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Boy, gun!

I hate people. No, let me refine that. I really, deeply, thoroughly despise people whose sense of self-entitlement motivates them to do things that harm others, and then respond with towering rage when they're stopped. You know exactly the type of person I'm referring to.

Yesterday someone broke the network at King school. Kevin, one of my engineers, went out and discovered that no one could see our DHCP server, and that as workstation's leases were aging out or they were rebooted, they were effectively falling off the network. No DHCP = no IP address. No IP address = no work.

I can't recall a single time that we've had a problem with the DHCP server not issuing addresses, and the DHCP request forwarding mechanism in the routers (that forwards a DHCP request from a PC on to the central DHCP server) has never spontaneously "unconfigured" itself. The symptom usually means that someone has setup a rogue DHCP server in the building. But that's usually signaled by people getting bogus addresses (a la 192.168.0.xx), not no addresses. It took a little while for the true nature of the problem to become clear.

After about twenty minutes on site, Kevin's laptop got an address: 192.168.110.xx. Ah ha! Part of the information your PC gets from the DHCP server is the IP address of the DHCP server. From that you can find the MAC address of the server's network interface, and from that you can look into the network switches and identify exactly which port the server is on. With the switch port identified, you trace the patch cable to a port in the patch panel labeled with the room number and jack number.

The culprit? As suspected, a crappy Linksys wireless AP / firewall router. Why were people getting no IPs? There are over a hundred PCs in the school, and the Linksys box probably only has a DHCP scope with 16, 32, or 64 addresses defined in it. All the addresses were taken up, hence the rest of the people were getting no address. It was random chance that when an address freed up in the box's scope, Kevin's laptop got it. We would have found the problem eventually, but this lucky break sped things up considerably.

Kevin, at my direction, went to the classroom with the rogue AP and seized it. There was no one there, so he left a note directing the teacher to contact me about the problem he or she had caused on the school's network. He then headed off to his next assignment.

Minutes later my phone practically leapt off the desk. Ms. L. was on the line, and she was on a tear. The facts that her actions were a) a violation of published policy and b) responsible for causing the entire data network at her school to grind to a halt meant nothing to her. We had taken her thing and she wanted it back. And she wasn't going to let me get a word in edge-wise while she was ranting, either. I can't recall the last time I had to shout someone down on the phone. I'm still so mad that I could chew nails. What on Earth happened to people having at least an iota of contrition when they f*ck things up?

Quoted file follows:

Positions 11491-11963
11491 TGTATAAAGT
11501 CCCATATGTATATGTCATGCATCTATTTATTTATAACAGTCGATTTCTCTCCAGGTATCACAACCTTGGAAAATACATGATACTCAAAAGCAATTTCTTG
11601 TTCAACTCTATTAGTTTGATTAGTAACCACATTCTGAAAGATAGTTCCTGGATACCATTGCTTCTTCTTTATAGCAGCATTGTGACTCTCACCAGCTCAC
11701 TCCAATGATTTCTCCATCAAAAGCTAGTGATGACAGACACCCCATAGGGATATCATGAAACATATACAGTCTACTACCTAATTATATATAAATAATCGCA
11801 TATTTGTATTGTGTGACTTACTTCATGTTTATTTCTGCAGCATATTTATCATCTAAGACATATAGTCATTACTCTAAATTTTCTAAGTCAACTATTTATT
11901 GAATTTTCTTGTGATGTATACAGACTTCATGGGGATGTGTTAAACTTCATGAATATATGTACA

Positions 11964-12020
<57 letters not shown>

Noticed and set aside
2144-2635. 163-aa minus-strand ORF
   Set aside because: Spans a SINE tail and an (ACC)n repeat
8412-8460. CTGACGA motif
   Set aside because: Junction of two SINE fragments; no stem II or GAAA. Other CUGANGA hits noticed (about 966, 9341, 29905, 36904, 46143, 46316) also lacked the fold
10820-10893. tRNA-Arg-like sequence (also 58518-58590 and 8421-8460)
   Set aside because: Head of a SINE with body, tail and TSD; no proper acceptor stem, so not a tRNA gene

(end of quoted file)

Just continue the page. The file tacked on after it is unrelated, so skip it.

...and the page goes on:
If anyone has an antidote for this epidemic of entitlement, send me a case, will ya? Thanks.


( 3 comments — Leave a comment )
(Deleted comment)
Mar. 18th, 2006 07:44 pm (UTC)
The rub is that the box wasn't just a wireless AP, it was wireless AP + firewall/router. The teacher plugged the "private" side of the box into the school's network, so it started serving up DHCP to both wireless laptops and wired PCs in the building.

...A device that's acting as a DHCP server on the local subnet is going to respond faster than a server that is on the other side of town. So, even though the backbone router in the school was forwarding the DHCP requests into the core network for our DHCP server to handle, the little Linksys box was answering requests quicker. Once it had used up it's tiny range of addresses, it started sending out the DHCP rely packet equivalent of "no soup for you!"
Mar. 18th, 2006 03:28 pm (UTC)
I wish there was an antidote!
Mar. 19th, 2006 08:38 pm (UTC)
Antidote for an epidemic of entitlement...
Responsibility... that is what it would take. This sense of entitlement arises when people have authority over something, but not the corresponding level of responsibility. A reconciliation between power and respnsibility needs to be repaired. If their actions screw things up, nothing happens to them, so they can ignore any problems they cause. This teacher sounds as if she is under the impression that there is nothing that will befall her for this little f*ck-up.

Unfortunatly, I suspect that teaching responsibility at this late date is a wee bit like house-breaking a dog, and would require rubbing her nose in her screw-up and, metaphorically, some sort of "paddling" or whack on the nose. Given she is in a union and probably protected from anything and everything, including harsh language, you're better off handling things within your own chain of command. If you really want to nail her to the wall for this foolishness, push it to the highest bureaucratic level you *KNOW* you can rely upon and drop in down on her, metaphorically, from above. Just make sure it is worth the A) effort and B) hate and discontent that will arise from bringing this one back to reality-land.
( 3 comments — Leave a comment )

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